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Quick Communication Check Unit 3. Dealing with conflict


Dealing with conflict

Match the word on the left to the correct meaning on the right.


1. compromise a. pay special attention to something

2. consider b. think carefully about something

3. focus on c. agree on less than you really want/a middle position

4. resolve / solve (a problem) d. explain

5. have a break in a meeting e. find a solution to a difficulty

6. delay a meeting to a future date f. adjourn

7. say what you mean g. postpone



Rejecting proposals

Which of the following words indicate rejection is coming? Mark them with an R (rejection). Mark the others with an A (agreement).


1. Unfortunately... 7 It's a pity, but ...

2. Sadly ... 8 We don't think ...

3. We regret that ... 9 We cannot possibly ...

4. I'm pleased to say ... 10 I'm sorry, but ...

5. Fortunately ... 11 It's possible that ...

6. I'm afraid... 12 Happily ...



3 Ending the negotiation – without agreement

Choose words from the box to complete the following sentences.


proposal reach unfortunately possibly agree postpone success but regret compromise



1. _______ on this occasion we cannot _______ agreement.

2. I'm sorry we cannot _______ accept this _______.

3. We _______ that an agreement is not possible today.

4. Perhaps if we _______ a decision we can agree in the near future.

5. It's been an interesting meeting _______ we have not been able to _______.

6. We have tried to find a _______ but it seems without _______.


Summary Units 1-3

In business, you don’t get what you deserve, you get what you negotiate.

What is Negotiation?

In simplest terms, negotiation is a discussion between two or more disputants who are trying to work out a solution to their problem. This interpersonal or inter-group process can occur at a personal level, as well as at a corporate or international (diplomatic) level. Negotiations typically take place because the parties wish to create something new that neither could do on his or her own, or to resolve a problem or dispute between them.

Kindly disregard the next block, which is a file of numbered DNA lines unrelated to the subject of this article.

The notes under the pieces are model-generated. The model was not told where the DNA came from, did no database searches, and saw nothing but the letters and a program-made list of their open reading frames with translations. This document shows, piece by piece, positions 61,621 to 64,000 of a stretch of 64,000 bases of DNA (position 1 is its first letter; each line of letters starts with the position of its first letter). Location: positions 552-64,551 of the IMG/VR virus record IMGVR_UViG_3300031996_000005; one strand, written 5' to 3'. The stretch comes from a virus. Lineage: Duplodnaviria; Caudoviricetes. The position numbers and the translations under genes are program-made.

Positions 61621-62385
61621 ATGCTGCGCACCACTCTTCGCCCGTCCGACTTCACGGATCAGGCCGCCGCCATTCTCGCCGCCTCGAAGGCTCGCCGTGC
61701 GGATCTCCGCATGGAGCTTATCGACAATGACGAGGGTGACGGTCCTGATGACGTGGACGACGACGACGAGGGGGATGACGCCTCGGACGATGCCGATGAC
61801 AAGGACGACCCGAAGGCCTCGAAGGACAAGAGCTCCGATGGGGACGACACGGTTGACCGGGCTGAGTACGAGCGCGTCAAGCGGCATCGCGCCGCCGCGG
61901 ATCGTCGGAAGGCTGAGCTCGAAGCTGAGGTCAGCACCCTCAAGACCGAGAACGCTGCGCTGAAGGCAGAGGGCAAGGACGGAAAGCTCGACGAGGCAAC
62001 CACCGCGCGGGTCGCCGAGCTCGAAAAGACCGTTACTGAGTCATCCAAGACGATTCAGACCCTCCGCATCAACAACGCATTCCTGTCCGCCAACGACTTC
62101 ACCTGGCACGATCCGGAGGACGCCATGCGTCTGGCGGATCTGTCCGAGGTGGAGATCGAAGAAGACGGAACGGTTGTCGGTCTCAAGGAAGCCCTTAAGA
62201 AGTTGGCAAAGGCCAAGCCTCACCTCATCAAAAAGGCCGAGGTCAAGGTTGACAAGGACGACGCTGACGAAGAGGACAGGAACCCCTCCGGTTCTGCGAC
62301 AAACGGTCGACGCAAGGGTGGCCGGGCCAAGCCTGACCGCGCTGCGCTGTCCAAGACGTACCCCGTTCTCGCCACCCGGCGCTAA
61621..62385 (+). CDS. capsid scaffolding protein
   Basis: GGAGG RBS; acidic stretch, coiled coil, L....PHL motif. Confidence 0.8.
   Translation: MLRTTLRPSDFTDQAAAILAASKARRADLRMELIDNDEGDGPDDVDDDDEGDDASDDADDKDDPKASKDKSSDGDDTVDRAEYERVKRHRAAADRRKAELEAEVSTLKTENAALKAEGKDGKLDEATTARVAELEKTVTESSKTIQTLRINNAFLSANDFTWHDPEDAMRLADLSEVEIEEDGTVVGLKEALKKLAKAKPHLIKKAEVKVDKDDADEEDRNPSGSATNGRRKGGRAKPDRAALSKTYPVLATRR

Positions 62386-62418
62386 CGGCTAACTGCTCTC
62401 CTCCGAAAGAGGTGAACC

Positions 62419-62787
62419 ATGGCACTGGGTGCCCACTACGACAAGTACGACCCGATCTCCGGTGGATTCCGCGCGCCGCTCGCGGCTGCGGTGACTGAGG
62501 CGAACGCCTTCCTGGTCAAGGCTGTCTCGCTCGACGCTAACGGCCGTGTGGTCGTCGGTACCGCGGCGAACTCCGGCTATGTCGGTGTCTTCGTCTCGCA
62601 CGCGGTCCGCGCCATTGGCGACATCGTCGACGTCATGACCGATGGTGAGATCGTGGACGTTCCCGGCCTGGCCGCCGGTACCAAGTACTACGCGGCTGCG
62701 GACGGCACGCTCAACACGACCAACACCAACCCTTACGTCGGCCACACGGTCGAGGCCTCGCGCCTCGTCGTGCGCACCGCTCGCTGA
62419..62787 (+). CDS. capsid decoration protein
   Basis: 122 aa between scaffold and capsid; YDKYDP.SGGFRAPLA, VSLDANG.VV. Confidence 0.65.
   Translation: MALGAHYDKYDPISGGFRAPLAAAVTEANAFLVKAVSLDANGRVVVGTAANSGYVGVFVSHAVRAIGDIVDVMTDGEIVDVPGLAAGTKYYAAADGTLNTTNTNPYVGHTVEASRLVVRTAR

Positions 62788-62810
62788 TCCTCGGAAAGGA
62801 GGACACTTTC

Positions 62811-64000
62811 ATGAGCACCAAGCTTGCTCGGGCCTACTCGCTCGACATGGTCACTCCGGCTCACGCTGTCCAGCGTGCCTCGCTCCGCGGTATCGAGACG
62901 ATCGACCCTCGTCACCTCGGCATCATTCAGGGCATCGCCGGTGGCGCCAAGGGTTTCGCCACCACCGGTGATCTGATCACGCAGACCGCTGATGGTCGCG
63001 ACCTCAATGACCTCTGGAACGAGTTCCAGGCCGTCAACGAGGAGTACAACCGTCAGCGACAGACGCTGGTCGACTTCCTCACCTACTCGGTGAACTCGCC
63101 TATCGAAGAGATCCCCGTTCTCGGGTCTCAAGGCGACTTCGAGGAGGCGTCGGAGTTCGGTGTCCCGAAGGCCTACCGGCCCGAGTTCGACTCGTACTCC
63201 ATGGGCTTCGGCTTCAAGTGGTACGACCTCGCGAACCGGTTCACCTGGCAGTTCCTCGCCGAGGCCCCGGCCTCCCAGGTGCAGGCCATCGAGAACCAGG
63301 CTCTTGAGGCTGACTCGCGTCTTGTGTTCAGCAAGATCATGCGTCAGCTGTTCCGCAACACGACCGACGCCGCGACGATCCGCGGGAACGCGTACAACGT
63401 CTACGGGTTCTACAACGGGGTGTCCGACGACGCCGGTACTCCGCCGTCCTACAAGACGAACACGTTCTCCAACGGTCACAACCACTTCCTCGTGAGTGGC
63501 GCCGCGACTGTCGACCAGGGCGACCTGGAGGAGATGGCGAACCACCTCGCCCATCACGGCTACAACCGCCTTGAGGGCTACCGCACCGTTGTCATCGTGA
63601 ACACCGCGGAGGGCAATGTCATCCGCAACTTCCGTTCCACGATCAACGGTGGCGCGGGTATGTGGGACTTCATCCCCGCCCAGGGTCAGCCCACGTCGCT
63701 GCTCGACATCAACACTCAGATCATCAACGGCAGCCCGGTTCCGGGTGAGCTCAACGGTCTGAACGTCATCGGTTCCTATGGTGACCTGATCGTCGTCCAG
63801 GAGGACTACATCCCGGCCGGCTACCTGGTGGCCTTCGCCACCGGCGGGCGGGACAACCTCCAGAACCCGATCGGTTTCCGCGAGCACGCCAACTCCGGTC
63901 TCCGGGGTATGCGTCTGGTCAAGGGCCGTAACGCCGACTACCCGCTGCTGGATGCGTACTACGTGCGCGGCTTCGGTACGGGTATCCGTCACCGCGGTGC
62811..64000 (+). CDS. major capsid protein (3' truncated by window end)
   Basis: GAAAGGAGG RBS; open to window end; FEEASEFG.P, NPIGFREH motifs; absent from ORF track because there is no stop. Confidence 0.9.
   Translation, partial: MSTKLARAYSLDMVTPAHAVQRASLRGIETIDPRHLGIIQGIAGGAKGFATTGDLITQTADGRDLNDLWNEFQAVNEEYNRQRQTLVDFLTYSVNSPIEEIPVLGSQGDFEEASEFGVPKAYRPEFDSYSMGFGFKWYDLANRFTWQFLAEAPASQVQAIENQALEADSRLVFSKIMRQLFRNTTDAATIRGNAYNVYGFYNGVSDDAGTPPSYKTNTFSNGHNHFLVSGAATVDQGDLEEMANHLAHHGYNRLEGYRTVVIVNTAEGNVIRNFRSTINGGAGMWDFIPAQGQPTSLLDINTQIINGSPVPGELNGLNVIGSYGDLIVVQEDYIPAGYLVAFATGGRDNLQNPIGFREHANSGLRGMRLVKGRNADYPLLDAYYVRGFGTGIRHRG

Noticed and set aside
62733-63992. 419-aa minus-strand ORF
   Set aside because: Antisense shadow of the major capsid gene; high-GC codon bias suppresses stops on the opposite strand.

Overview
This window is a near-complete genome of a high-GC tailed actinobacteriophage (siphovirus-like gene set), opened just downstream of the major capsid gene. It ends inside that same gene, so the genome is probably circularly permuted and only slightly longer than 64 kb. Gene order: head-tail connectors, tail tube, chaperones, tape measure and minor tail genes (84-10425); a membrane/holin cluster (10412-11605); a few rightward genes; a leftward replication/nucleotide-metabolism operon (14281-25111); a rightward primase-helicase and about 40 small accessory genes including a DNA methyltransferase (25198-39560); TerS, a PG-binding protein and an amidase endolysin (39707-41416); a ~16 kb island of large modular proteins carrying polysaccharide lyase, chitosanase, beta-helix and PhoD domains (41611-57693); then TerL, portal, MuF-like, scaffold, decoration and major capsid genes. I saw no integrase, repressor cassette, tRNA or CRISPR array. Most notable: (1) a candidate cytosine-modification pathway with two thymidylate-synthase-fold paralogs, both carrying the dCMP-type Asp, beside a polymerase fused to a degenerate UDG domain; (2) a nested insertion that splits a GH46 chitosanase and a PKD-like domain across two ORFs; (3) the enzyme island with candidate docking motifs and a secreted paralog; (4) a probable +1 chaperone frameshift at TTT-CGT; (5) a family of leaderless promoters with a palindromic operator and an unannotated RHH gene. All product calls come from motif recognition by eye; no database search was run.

Types of negotiations

When parties negotiate, they usually expect give and take. The disputants will either attempt to force the other side to comply with their demands, to modify the opposing position and move toward compromise, or to invent a solution that meets the objectives of all sides.

There are three main types of negotiation:

1. The win-win format: two parties try to find a mutually beneficial agreement and establish the basis for a lasting relationship.

2. Both teams look more for independent advantage with less emphasis on a long-term relationship.

3. The win-lose format: when two sides see their counterparts as opponents.


Planning negotiations

Effective planning is crucial to meeting negotiation objectives. If the parties are to reach a stable agreement, specific events must take place before the parties ever come to the table.


1. Parties must frame the problem, and recognize that they have a common problem that they share an interest in solving. The way in which parties define the problem can shape the rest of the planning process.


2. In the early stages of framing, negotiators must also determinetheir goals, anticipate what they want to achieve, and prepare for the negotiation process. The combined list of issues and priorities from each side determines the negotiation agenda.